Alabama Football: Nick Saban, Jalen and Tua and a two-QB system

ATLANTA, GA - JANUARY 08: The Alabama Crimson Tide celebrates beating the Georgia Bulldogs in overtime and winning the CFP National Championship presented by AT
ATLANTA, GA - JANUARY 08: The Alabama Crimson Tide celebrates beating the Georgia Bulldogs in overtime and winning the CFP National Championship presented by AT /

Will Alabama football use a two-QB system in ’18? Why Nick Saban may try and the possibilities of whether it would succeed or fail.

The old adage about quarterbacks is if you have two QB’s, you don’t have one. For some reason, conventional football wisdom is that two-QB systems do not work. There are quite a few examples indicating such conventional wisdom is wrong. Some of them can be found in Alabama football history.

The most recent example of a two-QB system working is 2006 and the University of Florida. The Gators were national champions in 2006 while Urban Meyer used Chris Leak and Tim Tebow at quarterback. Leak and Tebow did not play an equal number of snaps and their roles were very different but they shared the Gators’ QB role.

Steve Spurrier changed QB’s so frequently and so randomly at Florida, being a Gator starter meant little. Spurrier’s capriciousness did not keep the Gators from winning a lot of games.

Andrew Zow and Tyler Watts shared QB duties for Alabama football in 1999. Zow got about 65 percent of the snaps but Watts had more than mop-up duty. The Tide was the SEC Champion that season.

In many of Bear Bryant’s 25 Alabama football seasons, he used multiple QB’s. Bryant loved Tide QB Pat Trammell almost like a son but in 1960, Trammell shared QB duties almost equally with Bobby Skelton. Joe Namath and Steve Sloan shared the job in 1964. In 1965, QB time was split between Sloan and Kenny Stabler. 1964 and 1965 are two more examples of a two-QB system winning a national championship.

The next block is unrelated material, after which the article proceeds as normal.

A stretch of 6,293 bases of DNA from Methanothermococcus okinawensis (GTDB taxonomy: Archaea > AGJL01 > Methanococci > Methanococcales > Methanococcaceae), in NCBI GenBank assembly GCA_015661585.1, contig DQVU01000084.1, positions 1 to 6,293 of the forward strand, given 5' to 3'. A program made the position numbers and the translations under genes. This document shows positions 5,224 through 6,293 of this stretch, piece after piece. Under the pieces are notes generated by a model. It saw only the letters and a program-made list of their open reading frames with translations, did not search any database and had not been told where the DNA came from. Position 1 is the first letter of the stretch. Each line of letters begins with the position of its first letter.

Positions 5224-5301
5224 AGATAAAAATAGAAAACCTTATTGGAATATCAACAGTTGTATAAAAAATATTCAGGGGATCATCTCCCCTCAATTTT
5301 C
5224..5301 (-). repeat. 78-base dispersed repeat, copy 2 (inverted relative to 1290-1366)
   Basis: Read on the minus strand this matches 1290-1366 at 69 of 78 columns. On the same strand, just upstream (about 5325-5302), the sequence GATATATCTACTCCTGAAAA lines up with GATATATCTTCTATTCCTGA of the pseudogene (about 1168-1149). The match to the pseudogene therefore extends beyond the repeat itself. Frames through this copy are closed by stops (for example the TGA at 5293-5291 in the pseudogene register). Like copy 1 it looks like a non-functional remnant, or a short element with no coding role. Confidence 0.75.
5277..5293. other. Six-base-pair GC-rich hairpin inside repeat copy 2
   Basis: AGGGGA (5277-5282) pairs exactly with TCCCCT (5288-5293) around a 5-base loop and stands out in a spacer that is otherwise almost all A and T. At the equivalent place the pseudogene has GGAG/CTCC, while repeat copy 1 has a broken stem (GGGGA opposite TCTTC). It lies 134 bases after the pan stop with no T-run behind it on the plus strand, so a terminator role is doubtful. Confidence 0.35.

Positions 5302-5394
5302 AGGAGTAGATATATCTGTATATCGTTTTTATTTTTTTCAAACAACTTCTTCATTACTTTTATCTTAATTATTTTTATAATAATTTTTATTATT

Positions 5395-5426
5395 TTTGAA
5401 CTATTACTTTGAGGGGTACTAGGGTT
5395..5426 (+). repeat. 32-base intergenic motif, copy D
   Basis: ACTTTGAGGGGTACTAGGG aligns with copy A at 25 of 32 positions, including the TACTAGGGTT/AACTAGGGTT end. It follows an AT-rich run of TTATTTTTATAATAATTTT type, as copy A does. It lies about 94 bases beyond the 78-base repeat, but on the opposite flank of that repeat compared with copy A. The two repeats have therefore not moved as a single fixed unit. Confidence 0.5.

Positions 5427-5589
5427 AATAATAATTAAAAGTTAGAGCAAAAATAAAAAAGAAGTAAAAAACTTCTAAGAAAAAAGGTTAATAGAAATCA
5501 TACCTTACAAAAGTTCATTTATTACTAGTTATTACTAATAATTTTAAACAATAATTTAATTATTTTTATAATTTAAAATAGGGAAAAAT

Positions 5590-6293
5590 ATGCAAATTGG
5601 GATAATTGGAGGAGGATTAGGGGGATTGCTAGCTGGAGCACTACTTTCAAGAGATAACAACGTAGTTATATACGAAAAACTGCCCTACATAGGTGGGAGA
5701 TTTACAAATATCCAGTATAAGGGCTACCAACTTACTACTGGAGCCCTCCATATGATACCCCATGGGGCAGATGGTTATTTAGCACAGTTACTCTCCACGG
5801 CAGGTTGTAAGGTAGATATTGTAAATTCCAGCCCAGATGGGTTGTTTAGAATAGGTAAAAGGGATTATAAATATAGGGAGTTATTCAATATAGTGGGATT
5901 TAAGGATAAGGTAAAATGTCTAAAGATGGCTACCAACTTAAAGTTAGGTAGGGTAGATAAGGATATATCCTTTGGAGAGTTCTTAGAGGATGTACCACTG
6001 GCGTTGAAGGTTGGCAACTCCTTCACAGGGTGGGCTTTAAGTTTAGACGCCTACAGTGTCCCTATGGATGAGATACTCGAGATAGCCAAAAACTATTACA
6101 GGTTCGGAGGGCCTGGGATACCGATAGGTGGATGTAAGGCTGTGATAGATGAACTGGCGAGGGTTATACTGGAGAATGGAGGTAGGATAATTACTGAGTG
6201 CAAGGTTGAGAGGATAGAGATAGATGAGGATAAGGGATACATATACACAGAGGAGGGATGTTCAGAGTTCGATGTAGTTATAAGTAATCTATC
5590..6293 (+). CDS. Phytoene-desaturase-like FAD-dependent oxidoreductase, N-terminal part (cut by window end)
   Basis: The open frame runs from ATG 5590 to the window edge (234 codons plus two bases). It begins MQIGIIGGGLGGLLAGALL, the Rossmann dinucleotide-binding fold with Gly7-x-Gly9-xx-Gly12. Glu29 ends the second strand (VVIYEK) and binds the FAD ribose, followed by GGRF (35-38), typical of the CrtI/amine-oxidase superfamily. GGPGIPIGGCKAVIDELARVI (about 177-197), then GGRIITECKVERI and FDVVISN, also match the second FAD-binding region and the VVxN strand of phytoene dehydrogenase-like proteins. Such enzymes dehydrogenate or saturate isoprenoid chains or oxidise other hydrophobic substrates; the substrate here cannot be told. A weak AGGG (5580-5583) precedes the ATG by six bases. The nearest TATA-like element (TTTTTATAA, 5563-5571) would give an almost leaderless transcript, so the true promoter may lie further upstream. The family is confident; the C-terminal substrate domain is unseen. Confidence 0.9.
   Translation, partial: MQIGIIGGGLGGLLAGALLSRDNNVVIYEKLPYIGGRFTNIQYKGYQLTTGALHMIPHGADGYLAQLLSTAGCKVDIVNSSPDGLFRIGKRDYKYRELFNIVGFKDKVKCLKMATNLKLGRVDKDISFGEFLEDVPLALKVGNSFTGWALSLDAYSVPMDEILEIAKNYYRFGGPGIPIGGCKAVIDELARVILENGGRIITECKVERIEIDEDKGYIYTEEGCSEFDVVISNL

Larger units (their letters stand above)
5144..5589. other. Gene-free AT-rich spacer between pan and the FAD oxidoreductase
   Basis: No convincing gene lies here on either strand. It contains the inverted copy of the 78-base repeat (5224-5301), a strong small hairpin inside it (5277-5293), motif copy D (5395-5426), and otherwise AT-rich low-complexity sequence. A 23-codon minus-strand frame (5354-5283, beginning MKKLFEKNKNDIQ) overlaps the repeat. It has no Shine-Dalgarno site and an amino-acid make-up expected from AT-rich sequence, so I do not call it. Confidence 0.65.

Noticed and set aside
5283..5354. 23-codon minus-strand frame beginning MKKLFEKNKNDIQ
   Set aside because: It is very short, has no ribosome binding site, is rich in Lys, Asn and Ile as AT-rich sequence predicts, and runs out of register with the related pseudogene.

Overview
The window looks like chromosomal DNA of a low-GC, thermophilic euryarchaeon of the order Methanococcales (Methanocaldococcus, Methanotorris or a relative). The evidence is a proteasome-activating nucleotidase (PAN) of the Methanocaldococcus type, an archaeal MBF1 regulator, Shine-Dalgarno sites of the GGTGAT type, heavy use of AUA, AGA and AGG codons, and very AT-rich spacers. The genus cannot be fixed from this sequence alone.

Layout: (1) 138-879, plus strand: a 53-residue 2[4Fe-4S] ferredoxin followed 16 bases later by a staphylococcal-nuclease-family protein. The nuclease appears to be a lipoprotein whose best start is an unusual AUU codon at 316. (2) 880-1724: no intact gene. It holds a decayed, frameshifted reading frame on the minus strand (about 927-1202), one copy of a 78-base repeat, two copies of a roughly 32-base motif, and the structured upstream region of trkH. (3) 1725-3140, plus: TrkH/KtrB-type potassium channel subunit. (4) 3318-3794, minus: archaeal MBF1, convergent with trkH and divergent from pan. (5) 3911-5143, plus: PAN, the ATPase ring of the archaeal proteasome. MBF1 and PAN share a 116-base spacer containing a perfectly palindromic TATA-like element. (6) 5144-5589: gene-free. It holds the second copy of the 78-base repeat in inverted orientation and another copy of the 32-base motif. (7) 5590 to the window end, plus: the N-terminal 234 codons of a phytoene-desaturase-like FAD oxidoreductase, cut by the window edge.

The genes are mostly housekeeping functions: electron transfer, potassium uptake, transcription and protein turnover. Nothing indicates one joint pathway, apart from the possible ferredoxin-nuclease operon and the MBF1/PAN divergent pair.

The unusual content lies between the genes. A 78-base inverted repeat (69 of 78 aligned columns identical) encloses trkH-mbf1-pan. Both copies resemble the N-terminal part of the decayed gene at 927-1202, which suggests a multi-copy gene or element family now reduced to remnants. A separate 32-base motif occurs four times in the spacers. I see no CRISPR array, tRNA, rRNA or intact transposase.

Saban used two-QB systems at LSU

Nick Saban used a two-QB system at LSU in 2002 and 2004. He is open to the idea of using one again in 2018. In an interview with Chris Lowe for ESPN, Nick said,

"The most important thing is to play the best guy, and if both guys can play winning football, it’s not out of the question that we’ll find a role for both guys in fairness to both guys. I don’t know that there’s any more to it than that."

There is more …

There is more to it than that, a lot more. Alabama football is fortunate to have two talented athletic quarterbacks who are both exceptional leaders. Losing either one via a transfer would harm the program. No disrespect to Mac Jones but the insurance policy of Jalen and Tua is a luxury available to few teams.

Of course, Nick Saban wants a QB competition this spring and during fall camp. He does not want to name a starter until he must. Even then expect the depth chart to include an ‘OR’ at QB next fall. Multiple packages designed to maximize each QB’s best talents may allow the ‘OR’ to continue well into the 2018 season.

It would not be shocking to see it last all the way to December. Alabama football can win every regular season game with a two-QB system. Some adjustment might be required in the post-season.

Next: Ranking Tide QB's under Nick Saban

Every preseason and most regular seasons, Alabama football fans stress over the starting quarterback situation. The backup is often viewed with a reverence akin to the ‘Second Coming.’ That may not be the case in 2018. Simply because the starter and the backup roles may have little meaning.